posted on February 21, 2014 14:35
The 14 men seated on the front row were in or closing in on their 10th decade on earth. Some of them were bent and wheelchair-bound. A couple were spry and alert. Several had trouble hearing, even when their names were called and their courage recounted.
Seventy years ago, they were young men. Boys, really. Eighteen, nineteen years old, maybe in their early twenties. They went to war. They fought in combat in France. They liberated Europe. They defeated the Nazis. They saved civilization from savagery.
This week, in a ceremony at the State Capitol, the oft-reviled French thanked them. The French consul general in Atlanta bestowed his government’s Legion of Honor on the 14 North Carolinians. His news release said the ceremony was “to express France’s eternal gratitude to those who liberated it from oppression from 1944-45.”
Senator Josh Stein, Secretary of State Elaine Marshall and Governor Pat McCrory spoke, and spoke well. The consul general struggled with the language and pronunciations, but was heartfelt.
Still, no words could do justice to those 14 men, what they did and what they experienced.
One of them is my stepfather, Joe Dickerson, whom I’ve written about before. Joe was in the first wave at Omaha Beach. For three months, he fought across France, Holland, Belgium and Luxemburg. On Friday, October 13, 1944, between Aachen and Julich, in Germany, he was crawling through a wire fence when a German 88 shell exploded, killed the buddy beside him and wounded Joe in the arm and head. He woke up a week later in a field hospital. They shipped him home for a long recovery. He was awarded a Silver Star and a Bronze Star for heroism. He received a Purple Heart with four Oak Leaf Clusters. That means he was wounded five times in combat. He has so much metal in his arm that airport scanners go berserk when he gets close.
Joe went on to be a successful businessman and civic leader in Murfreesboro. He’s a quiet, modest, great-grandfather today. You struggle to see him dragging the wounded, bleeding but still living, out of the water on D-Day, under withering fire all the time. Or fighting hand-to-hand with German soldiers. Or taking out three tanks with a bazooka.
And there were 14 stories like his Thursday.
Secretary Marshall noted that they are called the Greatest Generation. They are also, she added, “tough old birds.”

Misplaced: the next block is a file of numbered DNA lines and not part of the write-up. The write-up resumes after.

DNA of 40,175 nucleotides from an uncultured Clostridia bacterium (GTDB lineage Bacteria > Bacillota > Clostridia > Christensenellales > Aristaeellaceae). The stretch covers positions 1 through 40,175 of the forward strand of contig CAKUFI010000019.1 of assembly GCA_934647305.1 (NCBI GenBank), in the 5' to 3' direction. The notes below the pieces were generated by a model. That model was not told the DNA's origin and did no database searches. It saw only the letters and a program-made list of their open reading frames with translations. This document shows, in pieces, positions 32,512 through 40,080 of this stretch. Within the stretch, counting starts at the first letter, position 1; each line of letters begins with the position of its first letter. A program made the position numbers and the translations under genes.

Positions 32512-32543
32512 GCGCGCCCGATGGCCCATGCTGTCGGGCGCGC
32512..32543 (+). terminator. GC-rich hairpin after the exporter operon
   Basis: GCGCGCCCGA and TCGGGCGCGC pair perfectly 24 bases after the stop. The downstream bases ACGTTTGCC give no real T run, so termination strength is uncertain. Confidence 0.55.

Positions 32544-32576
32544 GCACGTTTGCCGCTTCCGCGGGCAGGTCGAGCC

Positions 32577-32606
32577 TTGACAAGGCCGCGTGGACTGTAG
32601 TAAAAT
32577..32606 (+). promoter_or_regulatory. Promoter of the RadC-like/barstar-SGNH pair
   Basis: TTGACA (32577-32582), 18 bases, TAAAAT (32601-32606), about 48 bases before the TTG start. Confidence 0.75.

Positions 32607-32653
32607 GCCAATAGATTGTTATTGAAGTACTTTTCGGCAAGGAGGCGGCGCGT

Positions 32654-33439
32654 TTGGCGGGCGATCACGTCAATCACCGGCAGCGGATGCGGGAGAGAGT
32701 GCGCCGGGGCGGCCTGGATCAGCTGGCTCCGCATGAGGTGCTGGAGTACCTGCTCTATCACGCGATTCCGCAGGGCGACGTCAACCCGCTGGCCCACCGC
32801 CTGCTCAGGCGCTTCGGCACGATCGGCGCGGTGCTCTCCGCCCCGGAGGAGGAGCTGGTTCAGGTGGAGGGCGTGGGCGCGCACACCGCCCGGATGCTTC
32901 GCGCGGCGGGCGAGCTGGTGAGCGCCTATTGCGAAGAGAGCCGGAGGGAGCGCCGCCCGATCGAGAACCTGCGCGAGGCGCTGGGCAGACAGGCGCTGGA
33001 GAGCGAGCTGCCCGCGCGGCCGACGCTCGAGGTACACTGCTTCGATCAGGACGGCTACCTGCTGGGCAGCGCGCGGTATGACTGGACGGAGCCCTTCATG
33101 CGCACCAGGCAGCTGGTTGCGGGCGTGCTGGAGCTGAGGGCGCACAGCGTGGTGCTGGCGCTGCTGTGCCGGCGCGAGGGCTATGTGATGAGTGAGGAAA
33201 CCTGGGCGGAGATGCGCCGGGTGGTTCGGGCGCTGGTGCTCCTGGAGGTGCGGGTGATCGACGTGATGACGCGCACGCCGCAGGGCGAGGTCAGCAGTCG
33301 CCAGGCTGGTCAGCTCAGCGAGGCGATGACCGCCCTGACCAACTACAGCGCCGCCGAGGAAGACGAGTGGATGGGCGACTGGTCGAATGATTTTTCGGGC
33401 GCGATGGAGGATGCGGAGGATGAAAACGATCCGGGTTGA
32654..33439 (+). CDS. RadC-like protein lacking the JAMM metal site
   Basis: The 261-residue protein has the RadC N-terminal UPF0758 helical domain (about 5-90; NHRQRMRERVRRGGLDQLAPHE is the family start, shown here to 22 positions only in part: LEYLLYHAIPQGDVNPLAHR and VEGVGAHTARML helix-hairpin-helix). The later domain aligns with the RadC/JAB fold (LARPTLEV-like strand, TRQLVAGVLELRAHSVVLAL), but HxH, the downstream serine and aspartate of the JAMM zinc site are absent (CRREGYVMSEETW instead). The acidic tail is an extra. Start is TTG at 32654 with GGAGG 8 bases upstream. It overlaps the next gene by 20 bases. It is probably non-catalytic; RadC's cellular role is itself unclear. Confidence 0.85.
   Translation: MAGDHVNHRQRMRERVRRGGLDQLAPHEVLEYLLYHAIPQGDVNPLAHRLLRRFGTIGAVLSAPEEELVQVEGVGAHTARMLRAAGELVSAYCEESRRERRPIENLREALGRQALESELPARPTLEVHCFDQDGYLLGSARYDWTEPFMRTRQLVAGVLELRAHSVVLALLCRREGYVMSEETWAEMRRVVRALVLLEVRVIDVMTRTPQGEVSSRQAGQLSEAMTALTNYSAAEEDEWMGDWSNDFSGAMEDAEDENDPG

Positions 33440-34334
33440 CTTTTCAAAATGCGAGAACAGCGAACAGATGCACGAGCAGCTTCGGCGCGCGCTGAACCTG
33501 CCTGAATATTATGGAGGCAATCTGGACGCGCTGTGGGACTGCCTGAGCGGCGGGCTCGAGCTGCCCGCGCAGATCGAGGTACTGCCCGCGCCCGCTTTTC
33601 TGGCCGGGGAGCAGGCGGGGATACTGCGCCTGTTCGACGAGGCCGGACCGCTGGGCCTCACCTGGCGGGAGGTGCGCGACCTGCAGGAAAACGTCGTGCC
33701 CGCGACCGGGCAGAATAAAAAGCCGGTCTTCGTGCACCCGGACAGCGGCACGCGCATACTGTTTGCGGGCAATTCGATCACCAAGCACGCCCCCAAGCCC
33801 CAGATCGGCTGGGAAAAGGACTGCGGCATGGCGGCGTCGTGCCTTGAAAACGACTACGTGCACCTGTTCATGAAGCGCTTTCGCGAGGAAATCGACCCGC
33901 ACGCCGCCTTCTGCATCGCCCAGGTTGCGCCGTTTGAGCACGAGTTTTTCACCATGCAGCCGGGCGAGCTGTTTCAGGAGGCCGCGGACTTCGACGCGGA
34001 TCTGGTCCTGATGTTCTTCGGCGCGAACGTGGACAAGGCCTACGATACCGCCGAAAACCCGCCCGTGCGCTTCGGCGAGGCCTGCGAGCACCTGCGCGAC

In a blog that celebrates politics, democracy and free speech, their names deserve our attention and respect:
- George F. Tyson Jr, from Mebane, NC (Ret. Colonel, L Company, 399th Infantry Regiment, 100th Infantry Division)
- John Salop from Charlotte, NC (Commander, USS. Charles F. Hughes)
- Allen D. Evans from Chapel Hill, NC (Staff Sergeant, Headquarters Battery, 76th Field Artillery Battalion)
- Gerald M. Anderson from Pinehurst, NC (Sergeant, 16th Regiment, 1st Infantry Division)
- Jessie O. Bowman from Granite Falls, NC (Sergeant, 345th Regiment, 87th Infantry Division)
- Carl R. Britt from Conway, NC (Sergeant, 274th Infantry Regiment, 70th Division)
- Donald F. Johnston from Cary, NC (Sergeant, Company L, 410th Infantry Regiment, 103rd Division)
- Joseph H. Collie from Durham, NC (Corporal, Company B, 397th Infantry)
- James W. Toffton from Rock Mount, NC (Corporal, 555th Signal Aircraft Warning Battalion)
- Norwood McKoy from Wilmington, NC (Technician 5th Grade, 192nd Chemical Deploy Company)
- Joseph Q. Dickerson from Murfreesboro, NC (Private First Class, Company E, 116th Infantry)
- Richard L. Hammel from Murfreesboro, NC (Private First Class, 517th Parachute Infantry Regiment)
- Paul E. Haney from Reidsville, NC (Private First Class, 80th Cavalry Reconnaissance troop)
- James F. Sansom from Cary, NC (Private First Class, 1560th Service Command Unit Station Complement).
Friday, February 21, 2014 3:03 PM
So proud of these fellows. Being a Vietnam Veteran serving 8 years in service to our country, I know how serving abroad in war changes who you are and how the experience changes your very soul.
I hesitate to make this political. Politics was not what these guys were involved in or cared about. They were there because America asked them to be there and they believed in their country and fought for their country because it was the very best country to ever exist on Planet Earth. And, they were right.
What they fought against was tyranny. What they fought for and believed in was against what America was all about at that time in history.
Sometimes talking to my kids and grands I see that because of what America has become today, they don't see what America was and that they don't understand just exactly why these men gave so much for so many for such a great cause.
Thanks to all of these guys and to every single veteran that has had to put himself in harms way for our great nation whether he/she was involved in the "action" or just in a support position when their safety was never, ever a certainty.
God Bless Them.